"Pierre Menard" is several things at once. On the most basic level it is a broad satire of the debates, polemics, and tempests in teapots of literary criticism. The narrator fittingly deploys such typical "weapons" of literary criticism as erudite allusion, high sophistry, and thick irony and along the way provides vivid instances of critical subtypes: ideological aesthetics, literary memoir, philological enumeration, genetic explanation (how Menard's Quixote originated), study of influence (the role of Nietzsche), historical scholarship, and evaluative criticism. The choice of Don Quixote is not accidental, for Cervantes's masterwork itself starts out as a satire of genre, and his mock romance has since been subjected to every conceivable interpretation, from didactic to Christian and existentialist. Menard's eulogist's is only the latest installment in a long series.
At the same time Borges's spoof raises weighty points concerning the place of literature in an age of decline. Coming as he does at the end of French symbolism, poor Menard can only write what has been written before, though with irony and on a Quixotic scale. Such a pessimistic prospect has in fact been part of the twentieth-century climate, and parodying past works is among the outstanding devices in modern art: Joyce's Ulysses and the Odyssey, Duchamp and the Mona Lisa, Stravinsky's Pulcinella and Pergolesi, to cite but a few examples. In this respect "Pierre Menard" also inaugurates what we now see as the postmodern sensibility, in which in all art tends to ironic quotation and history is flattened out into a timeless present.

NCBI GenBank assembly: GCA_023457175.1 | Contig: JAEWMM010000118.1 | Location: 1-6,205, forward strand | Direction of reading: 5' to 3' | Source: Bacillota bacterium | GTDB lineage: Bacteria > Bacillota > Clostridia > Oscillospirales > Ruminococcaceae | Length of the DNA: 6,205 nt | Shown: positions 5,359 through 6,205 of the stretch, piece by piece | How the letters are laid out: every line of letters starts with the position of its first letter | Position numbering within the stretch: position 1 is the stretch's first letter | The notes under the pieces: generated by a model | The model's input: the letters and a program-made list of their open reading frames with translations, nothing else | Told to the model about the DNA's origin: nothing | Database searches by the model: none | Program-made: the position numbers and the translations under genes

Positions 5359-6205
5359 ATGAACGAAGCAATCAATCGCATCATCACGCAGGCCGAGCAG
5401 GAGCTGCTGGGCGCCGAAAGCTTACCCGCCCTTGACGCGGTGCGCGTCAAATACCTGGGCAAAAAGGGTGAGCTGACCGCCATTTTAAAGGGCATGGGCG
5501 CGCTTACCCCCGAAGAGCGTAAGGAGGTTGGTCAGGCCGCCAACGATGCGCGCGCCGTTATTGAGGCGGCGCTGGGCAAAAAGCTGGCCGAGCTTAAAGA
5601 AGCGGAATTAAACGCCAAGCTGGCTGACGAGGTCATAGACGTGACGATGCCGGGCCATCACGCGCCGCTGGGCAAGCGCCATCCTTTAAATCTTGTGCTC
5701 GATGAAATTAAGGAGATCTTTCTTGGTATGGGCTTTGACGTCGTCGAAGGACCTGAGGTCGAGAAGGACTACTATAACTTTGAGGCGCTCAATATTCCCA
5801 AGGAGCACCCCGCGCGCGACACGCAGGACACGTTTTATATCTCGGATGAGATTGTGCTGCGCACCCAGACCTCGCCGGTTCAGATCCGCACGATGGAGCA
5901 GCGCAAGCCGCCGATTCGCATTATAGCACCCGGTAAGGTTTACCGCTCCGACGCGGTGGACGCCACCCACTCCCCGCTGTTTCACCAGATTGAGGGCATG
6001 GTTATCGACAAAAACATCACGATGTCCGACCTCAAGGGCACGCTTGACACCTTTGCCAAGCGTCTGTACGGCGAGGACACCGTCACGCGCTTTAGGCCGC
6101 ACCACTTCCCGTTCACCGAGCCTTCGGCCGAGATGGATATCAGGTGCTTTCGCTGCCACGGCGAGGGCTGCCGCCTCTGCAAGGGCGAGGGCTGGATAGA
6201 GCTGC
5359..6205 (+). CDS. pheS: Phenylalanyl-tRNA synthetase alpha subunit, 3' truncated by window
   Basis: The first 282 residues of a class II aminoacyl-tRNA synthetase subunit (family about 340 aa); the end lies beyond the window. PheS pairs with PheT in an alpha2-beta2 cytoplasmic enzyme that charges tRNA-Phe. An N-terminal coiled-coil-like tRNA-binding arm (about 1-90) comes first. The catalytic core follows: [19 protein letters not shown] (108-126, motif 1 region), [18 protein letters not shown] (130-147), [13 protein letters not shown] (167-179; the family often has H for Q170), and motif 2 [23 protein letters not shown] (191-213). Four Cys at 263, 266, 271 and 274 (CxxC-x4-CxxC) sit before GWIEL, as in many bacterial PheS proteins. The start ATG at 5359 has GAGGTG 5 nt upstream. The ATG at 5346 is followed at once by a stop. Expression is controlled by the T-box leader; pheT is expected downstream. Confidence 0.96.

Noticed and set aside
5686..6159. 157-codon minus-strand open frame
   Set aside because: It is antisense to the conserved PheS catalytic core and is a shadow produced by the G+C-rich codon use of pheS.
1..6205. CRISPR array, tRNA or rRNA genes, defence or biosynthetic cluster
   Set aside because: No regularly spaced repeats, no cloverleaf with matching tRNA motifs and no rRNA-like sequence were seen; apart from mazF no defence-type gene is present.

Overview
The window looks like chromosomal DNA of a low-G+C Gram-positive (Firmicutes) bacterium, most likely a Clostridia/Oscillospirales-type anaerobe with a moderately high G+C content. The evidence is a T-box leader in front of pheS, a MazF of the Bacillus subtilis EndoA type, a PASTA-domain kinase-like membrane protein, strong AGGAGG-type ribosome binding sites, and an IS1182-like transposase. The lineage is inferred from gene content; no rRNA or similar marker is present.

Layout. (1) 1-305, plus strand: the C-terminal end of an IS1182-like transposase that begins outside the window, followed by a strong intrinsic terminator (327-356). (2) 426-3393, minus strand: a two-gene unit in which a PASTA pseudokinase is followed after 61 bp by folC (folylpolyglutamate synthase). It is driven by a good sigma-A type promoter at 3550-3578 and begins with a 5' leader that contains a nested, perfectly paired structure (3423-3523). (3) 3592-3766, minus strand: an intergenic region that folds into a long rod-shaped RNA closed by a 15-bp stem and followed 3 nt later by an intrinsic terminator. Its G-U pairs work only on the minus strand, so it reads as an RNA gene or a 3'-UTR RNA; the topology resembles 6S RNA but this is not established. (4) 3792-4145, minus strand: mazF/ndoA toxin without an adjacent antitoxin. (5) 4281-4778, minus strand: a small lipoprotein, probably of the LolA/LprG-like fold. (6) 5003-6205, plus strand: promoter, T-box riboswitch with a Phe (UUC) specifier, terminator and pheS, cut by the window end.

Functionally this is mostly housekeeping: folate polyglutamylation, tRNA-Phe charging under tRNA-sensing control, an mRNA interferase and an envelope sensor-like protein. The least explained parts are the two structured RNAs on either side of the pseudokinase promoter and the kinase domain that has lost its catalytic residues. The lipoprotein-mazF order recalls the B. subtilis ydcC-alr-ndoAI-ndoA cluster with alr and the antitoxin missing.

In its original intent, of course, Borges's piece was largely humorous. He was devising a complex mental joke, not propounding a new aesthetic. Nonetheless, the "ideas" in the story were eventually to be picked up on and further elaborated on by influential men of letters. The French critic Gérard Genette in his essay "L'utopie littéraire" (1966) bases an entire theory of ahistorical literary space on "Pierre Menard." Alain Robbe-Grillet in For a New Novel (Pour un nouveau roman; 1963) expressly defends Borges's (actually the narrator's) notion that two identical texts can mean different things. And the American novelist John Barth in his well-known essay "The Literature of Exhaustion" (1967) takes "Pierre Menard" as a starting point for what he sees as the necessity of parody in our time. (Some of Barth's own novels, in turn, are parodies of nineteenth-century narrative.)
None of this, of course, could have been foreseen by Borges as he imagined "Pierre Menard" in his hospital room. Still, the comments and quasi-manifestoes elicited by this little story speak for its intellectual richness, its power to quicken the mind and suggest possibilities. "Pierre Menard, Author of the Quixote " is a funny story that inspires serious thoughts—much as is the case with the first Don Quixote of Cervantes.
—Gene H. Bell-Villada